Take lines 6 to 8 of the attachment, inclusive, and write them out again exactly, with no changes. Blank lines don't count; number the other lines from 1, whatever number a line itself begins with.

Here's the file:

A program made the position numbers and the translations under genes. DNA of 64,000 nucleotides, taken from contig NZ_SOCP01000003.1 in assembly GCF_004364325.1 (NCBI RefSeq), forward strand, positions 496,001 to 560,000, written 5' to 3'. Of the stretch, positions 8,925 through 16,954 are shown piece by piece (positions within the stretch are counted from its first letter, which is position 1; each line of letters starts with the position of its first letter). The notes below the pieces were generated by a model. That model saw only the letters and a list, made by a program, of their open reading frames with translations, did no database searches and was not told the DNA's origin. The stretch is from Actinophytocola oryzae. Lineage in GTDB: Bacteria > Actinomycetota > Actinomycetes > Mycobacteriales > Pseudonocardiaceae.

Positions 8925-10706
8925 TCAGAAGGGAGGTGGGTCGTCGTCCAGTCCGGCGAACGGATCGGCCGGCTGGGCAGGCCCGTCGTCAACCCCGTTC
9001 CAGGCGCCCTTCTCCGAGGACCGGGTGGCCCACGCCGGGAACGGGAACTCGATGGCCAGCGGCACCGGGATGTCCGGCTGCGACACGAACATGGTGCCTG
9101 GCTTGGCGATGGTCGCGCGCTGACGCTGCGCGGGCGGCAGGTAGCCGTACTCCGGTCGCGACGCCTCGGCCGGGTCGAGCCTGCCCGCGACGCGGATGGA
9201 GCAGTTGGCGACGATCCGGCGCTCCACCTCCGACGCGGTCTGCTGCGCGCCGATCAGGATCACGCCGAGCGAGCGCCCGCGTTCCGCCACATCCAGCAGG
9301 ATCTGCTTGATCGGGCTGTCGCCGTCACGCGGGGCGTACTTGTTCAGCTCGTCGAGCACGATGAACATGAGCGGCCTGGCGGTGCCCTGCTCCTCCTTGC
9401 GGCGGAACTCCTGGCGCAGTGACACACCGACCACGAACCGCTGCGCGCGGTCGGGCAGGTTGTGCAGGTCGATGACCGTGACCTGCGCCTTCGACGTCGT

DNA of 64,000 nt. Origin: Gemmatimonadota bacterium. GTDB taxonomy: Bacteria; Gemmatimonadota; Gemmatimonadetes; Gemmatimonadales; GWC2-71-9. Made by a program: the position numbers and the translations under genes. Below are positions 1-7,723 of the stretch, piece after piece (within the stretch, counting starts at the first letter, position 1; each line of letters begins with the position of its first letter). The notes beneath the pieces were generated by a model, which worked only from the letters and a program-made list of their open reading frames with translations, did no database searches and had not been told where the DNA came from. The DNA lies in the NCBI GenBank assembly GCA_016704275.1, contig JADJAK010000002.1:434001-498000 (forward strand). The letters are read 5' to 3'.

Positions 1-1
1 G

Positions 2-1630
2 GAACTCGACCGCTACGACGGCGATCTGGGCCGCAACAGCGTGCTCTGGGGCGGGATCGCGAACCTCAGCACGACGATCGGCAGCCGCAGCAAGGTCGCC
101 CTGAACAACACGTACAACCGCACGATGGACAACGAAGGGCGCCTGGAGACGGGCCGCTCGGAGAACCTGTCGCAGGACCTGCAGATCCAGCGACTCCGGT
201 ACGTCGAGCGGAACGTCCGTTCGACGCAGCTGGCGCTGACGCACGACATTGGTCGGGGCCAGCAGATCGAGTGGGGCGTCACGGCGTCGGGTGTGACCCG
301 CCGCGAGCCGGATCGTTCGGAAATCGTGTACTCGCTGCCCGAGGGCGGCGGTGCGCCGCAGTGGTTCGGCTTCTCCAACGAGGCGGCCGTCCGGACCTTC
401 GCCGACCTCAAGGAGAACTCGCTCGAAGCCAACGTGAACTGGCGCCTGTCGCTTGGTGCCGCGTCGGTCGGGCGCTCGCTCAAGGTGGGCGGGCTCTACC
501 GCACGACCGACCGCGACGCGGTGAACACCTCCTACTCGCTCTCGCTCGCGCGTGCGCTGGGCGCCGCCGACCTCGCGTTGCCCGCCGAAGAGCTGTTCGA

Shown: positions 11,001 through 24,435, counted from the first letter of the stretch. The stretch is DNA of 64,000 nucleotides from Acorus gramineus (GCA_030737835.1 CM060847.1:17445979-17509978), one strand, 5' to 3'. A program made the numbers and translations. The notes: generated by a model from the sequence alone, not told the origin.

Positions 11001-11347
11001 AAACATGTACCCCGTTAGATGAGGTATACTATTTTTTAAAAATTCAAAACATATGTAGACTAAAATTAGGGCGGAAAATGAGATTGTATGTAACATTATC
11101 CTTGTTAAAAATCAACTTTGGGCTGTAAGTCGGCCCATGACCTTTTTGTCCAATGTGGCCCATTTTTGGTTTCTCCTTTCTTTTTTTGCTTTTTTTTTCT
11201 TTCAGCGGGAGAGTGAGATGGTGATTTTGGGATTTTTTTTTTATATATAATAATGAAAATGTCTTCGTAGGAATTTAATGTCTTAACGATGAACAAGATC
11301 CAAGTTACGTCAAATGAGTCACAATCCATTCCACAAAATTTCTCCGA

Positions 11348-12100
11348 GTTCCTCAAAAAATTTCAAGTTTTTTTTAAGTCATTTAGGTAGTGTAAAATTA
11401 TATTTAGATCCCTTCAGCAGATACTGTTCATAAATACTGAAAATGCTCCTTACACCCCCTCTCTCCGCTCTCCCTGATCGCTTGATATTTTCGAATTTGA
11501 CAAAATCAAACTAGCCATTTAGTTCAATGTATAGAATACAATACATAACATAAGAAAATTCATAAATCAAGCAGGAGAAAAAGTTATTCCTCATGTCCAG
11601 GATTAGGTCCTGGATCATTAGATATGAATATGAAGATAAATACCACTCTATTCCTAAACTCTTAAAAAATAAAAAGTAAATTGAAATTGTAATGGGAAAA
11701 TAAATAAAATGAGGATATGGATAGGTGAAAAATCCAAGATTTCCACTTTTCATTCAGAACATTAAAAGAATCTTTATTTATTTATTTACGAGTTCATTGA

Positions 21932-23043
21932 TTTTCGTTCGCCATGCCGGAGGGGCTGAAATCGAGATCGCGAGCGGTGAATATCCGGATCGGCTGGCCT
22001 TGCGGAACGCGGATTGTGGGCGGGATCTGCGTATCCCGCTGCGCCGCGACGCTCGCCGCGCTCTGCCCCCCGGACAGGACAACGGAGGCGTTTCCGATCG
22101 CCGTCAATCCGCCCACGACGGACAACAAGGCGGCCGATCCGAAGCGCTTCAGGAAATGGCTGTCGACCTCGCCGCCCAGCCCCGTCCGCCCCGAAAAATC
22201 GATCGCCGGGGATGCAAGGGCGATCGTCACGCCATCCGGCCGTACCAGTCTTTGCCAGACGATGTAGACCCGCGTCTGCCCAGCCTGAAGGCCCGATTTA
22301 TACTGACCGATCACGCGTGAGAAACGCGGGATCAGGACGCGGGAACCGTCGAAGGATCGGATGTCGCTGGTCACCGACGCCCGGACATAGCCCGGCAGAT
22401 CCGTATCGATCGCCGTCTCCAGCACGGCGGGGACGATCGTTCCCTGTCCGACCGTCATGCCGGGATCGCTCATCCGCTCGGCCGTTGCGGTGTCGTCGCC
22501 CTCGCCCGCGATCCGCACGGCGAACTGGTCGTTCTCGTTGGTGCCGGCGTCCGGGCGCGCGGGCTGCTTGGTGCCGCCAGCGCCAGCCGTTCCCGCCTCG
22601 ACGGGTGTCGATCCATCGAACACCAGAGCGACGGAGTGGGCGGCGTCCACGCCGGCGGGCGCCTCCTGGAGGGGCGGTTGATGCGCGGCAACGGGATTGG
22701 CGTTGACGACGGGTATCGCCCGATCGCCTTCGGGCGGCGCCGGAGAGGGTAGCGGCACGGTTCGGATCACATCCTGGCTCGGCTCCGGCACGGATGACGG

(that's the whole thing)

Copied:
9201 GCAGTTGGCGACGATCCGGCGCTCCACCTCCGACGCGGTCTGCTGCGCGCCGATCAGGATCACGCCGAGCGAGCGCCCGCGTTCCGCCACATCCAGCAGG
9301 ATCTGCTTGATCGGGCTGTCGCCGTCACGCGGGGCGTACTTGTTCAGCTCGTCGAGCACGATGAACATGAGCGGCCTGGCGGTGCCCTGCTCCTCCTTGC
9401 GGCGGAACTCCTGGCGCAGTGACACACCGACCACGAACCGCTGCGCGCGGTCGGGCAGGTTGTGCAGGTCGATGACCGTGACCTGCGCCTTCGACGTCGT